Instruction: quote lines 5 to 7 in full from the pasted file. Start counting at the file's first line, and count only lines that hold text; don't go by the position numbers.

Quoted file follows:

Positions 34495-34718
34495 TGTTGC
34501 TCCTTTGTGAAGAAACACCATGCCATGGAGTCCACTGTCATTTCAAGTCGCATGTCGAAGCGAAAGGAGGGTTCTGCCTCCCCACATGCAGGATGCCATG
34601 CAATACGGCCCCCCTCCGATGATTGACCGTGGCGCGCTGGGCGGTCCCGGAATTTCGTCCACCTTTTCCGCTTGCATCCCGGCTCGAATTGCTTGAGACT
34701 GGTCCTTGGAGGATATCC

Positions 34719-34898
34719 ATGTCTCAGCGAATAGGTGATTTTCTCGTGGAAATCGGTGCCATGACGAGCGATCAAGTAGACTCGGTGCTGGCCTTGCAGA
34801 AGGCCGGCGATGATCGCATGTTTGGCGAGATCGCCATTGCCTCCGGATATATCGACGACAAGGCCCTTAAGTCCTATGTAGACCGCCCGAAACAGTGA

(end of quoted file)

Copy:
34701 GGTCCTTGGAGGATATCC

Positions 34719-34898
34719 ATGTCTCAGCGAATAGGTGATTTTCTCGTGGAAATCGGTGCCATGACGAGCGATCAAGTAGACTCGGTGCTGGCCTTGCAGA